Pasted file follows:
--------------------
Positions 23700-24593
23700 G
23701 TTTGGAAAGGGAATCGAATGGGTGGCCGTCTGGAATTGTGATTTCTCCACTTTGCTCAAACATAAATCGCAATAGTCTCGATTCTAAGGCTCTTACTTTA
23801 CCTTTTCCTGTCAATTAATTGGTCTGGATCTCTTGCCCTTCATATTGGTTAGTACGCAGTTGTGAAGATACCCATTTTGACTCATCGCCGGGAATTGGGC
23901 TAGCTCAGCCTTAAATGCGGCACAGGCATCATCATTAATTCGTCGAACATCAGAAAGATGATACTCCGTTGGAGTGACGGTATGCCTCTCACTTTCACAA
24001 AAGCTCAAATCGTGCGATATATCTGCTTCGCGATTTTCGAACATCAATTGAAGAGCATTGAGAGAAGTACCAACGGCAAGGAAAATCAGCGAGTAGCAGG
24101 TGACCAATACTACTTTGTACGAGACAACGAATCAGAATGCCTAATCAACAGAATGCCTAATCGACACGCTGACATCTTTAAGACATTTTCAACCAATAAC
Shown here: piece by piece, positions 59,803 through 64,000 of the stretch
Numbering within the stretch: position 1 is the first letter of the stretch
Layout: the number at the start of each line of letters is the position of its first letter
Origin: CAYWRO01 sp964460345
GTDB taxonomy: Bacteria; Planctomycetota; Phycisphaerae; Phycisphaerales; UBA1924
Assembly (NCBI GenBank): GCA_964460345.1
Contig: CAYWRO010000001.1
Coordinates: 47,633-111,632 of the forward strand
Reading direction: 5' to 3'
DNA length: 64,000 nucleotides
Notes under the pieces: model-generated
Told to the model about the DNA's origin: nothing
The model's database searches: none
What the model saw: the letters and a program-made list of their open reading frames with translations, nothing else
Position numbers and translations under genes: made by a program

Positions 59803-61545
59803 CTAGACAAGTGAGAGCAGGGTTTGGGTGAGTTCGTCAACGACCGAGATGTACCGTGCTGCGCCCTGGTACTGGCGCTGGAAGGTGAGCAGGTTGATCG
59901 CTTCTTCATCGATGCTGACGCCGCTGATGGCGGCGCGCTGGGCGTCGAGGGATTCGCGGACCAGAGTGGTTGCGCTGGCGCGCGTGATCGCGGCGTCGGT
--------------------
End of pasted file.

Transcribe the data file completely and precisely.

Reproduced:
Positions 23700-24593
23700 G
23701 TTTGGAAAGGGAATCGAATGGGTGGCCGTCTGGAATTGTGATTTCTCCACTTTGCTCAAACATAAATCGCAATAGTCTCGATTCTAAGGCTCTTACTTTA
23801 CCTTTTCCTGTCAATTAATTGGTCTGGATCTCTTGCCCTTCATATTGGTTAGTACGCAGTTGTGAAGATACCCATTTTGACTCATCGCCGGGAATTGGGC
23901 TAGCTCAGCCTTAAATGCGGCACAGGCATCATCATTAATTCGTCGAACATCAGAAAGATGATACTCCGTTGGAGTGACGGTATGCCTCTCACTTTCACAA
24001 AAGCTCAAATCGTGCGATATATCTGCTTCGCGATTTTCGAACATCAATTGAAGAGCATTGAGAGAAGTACCAACGGCAAGGAAAATCAGCGAGTAGCAGG
24101 TGACCAATACTACTTTGTACGAGACAACGAATCAGAATGCCTAATCAACAGAATGCCTAATCGACACGCTGACATCTTTAAGACATTTTCAACCAATAAC
Shown here: piece by piece, positions 59,803 through 64,000 of the stretch
Numbering within the stretch: position 1 is the first letter of the stretch
Layout: the number at the start of each line of letters is the position of its first letter
Origin: CAYWRO01 sp964460345
GTDB taxonomy: Bacteria; Planctomycetota; Phycisphaerae; Phycisphaerales; UBA1924
Assembly (NCBI GenBank): GCA_964460345.1
Contig: CAYWRO010000001.1
Coordinates: 47,633-111,632 of the forward strand
Reading direction: 5' to 3'
DNA length: 64,000 nucleotides
Notes under the pieces: model-generated
Told to the model about the DNA's origin: nothing
The model's database searches: none
What the model saw: the letters and a program-made list of their open reading frames with translations, nothing else
Position numbers and translations under genes: made by a program

Positions 59803-61545
59803 CTAGACAAGTGAGAGCAGGGTTTGGGTGAGTTCGTCAACGACCGAGATGTACCGTGCTGCGCCCTGGTACTGGCGCTGGAAGGTGAGCAGGTTGATCG
59901 CTTCTTCATCGATGCTGACGCCGCTGATGGCGGCGCGCTGGGCGTCGAGGGATTCGCGGACCAGAGTGGTTGCGCTGGCGCGCGTGATCGCGGCGTCGGT